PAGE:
New Mexico's agricultural workers face low pay, dangerous conditions, and have few laws to protect them from abuse. Those allegations are contained in a new report from the New Mexico Center on Law and Poverty.
According to the report, nearly 70% of New Mexico’s farm workers were victims of wage theft; over half of dairy employees reported being injured on the job; and about 46% of dairy workers said they didn’t raise complaints for fear of retaliation.
Maria Martinez Sanchez is an attorney with the New Mexico Center on Law and Poverty. She says the survey also found that a fifth of workers said they had worked in a field where pesticides were actively being sprayed.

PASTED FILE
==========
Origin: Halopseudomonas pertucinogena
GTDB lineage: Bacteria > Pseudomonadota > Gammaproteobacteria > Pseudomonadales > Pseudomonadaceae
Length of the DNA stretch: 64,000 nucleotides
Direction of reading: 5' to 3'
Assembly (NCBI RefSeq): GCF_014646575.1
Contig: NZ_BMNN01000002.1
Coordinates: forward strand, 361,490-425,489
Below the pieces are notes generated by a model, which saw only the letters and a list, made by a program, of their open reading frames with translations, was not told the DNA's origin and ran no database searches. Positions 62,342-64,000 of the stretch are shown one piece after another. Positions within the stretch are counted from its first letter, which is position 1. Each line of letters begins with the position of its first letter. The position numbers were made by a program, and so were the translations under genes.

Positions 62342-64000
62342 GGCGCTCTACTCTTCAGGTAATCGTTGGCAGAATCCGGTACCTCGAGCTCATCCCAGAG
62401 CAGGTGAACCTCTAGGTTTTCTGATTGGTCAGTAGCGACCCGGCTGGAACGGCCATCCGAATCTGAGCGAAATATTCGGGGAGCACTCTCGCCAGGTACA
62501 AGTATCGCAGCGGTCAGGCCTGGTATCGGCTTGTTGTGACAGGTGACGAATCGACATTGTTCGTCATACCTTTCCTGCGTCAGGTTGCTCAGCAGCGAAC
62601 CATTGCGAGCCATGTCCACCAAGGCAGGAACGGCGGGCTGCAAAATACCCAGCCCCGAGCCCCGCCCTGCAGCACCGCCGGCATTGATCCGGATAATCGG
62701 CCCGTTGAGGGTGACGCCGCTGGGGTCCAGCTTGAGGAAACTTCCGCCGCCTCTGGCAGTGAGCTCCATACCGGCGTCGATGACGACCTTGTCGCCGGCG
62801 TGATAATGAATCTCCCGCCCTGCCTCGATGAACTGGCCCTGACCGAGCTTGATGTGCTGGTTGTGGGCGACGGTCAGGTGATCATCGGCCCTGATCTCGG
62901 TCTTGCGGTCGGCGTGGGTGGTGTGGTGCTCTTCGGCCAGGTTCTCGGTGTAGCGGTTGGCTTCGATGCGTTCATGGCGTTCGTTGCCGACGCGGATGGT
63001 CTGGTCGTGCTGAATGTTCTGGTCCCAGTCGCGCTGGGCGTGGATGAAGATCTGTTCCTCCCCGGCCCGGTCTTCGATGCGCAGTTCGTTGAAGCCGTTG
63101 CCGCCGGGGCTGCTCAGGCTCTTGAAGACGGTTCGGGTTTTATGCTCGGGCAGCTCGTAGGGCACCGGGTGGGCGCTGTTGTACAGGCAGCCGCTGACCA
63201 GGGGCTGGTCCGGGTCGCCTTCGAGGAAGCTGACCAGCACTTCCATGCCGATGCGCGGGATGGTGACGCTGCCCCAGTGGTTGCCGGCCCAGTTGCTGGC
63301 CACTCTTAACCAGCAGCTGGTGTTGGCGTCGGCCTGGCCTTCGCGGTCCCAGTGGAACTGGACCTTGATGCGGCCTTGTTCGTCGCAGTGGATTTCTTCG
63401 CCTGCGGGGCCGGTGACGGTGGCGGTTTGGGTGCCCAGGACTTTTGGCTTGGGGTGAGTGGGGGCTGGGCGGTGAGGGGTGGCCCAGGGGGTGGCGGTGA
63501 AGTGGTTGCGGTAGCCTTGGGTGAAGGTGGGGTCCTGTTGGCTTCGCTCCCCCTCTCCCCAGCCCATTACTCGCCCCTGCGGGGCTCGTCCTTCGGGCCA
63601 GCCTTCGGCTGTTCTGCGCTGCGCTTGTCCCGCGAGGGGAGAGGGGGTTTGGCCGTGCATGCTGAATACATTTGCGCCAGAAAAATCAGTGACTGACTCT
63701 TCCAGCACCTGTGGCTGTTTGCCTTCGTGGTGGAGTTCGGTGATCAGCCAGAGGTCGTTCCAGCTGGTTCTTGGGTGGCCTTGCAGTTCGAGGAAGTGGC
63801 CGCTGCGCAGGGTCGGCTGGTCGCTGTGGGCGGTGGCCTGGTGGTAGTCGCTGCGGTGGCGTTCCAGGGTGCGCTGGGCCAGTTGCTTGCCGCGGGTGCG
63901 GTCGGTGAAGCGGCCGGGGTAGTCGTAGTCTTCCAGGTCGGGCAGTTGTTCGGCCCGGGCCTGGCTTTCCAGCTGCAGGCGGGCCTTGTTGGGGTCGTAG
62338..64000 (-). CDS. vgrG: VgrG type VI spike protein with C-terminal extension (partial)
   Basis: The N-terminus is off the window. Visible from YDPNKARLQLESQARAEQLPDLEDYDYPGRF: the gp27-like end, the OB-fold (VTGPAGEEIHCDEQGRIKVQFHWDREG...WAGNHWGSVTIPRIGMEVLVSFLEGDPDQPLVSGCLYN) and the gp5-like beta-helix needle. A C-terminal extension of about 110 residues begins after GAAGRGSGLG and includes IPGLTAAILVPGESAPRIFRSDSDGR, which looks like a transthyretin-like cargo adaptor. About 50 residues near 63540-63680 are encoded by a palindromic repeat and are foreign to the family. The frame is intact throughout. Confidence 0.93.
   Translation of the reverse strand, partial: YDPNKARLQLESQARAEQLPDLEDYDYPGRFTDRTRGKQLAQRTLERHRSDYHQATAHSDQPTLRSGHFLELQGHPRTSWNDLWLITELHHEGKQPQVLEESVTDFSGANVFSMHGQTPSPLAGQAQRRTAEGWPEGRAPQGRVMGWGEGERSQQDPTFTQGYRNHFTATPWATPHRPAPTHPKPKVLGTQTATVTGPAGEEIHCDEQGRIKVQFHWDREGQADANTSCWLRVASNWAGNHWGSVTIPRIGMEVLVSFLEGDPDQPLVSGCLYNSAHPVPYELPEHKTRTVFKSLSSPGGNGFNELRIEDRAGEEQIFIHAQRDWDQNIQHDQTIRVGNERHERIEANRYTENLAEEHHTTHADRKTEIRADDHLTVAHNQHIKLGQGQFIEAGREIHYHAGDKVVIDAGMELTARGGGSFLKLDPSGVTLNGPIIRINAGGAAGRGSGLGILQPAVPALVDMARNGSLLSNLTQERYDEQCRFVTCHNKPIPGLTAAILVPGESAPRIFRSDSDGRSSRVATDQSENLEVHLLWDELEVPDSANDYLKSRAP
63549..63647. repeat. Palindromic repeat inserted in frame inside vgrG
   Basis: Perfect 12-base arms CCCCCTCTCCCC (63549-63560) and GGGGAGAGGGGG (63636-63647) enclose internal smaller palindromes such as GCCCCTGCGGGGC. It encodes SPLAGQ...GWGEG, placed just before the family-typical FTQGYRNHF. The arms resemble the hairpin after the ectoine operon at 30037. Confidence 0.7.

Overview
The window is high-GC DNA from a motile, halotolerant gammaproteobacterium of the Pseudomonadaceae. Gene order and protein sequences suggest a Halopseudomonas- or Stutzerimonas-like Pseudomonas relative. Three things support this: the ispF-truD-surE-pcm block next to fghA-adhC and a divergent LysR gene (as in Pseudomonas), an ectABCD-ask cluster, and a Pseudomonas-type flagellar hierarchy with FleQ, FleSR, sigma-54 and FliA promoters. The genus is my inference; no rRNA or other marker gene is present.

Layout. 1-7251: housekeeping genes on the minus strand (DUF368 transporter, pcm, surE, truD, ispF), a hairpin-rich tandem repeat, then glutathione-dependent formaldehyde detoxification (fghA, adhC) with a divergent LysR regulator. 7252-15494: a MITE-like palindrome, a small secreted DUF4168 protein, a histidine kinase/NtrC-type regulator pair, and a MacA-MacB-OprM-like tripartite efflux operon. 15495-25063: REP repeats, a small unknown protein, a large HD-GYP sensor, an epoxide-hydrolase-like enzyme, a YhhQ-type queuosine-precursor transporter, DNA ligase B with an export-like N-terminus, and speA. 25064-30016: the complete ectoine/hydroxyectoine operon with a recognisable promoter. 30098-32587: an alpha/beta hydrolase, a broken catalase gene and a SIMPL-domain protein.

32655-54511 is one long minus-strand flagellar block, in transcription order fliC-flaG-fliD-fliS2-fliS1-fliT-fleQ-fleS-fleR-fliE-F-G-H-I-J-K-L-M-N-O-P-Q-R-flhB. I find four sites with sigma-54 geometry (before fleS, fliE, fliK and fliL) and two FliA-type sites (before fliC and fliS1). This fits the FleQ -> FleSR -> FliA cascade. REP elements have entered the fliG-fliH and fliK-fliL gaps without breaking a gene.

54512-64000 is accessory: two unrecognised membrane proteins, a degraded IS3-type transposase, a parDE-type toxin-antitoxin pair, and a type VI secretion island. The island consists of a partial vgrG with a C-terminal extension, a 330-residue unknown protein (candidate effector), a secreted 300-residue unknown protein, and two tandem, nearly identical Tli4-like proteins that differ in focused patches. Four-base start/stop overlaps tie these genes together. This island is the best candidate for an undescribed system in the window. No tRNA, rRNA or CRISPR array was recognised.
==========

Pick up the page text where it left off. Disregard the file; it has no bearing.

"This is totally illegal! There’s something called the worker protection standard, it’s a federal law that mandates pesticide application and how long farm workers should be out of the field while pesticides are being applied," says Sanchez. "That was something that was sort of surprising to me. I knew workers were exposed to pesticides because they complain of the symptoms, but I didn’t realize the fields were being sprayed while they were working."
However, agricultural advocates disagree and say employees are often treated like family. The report recommends a number of policy changes to improve working conditions.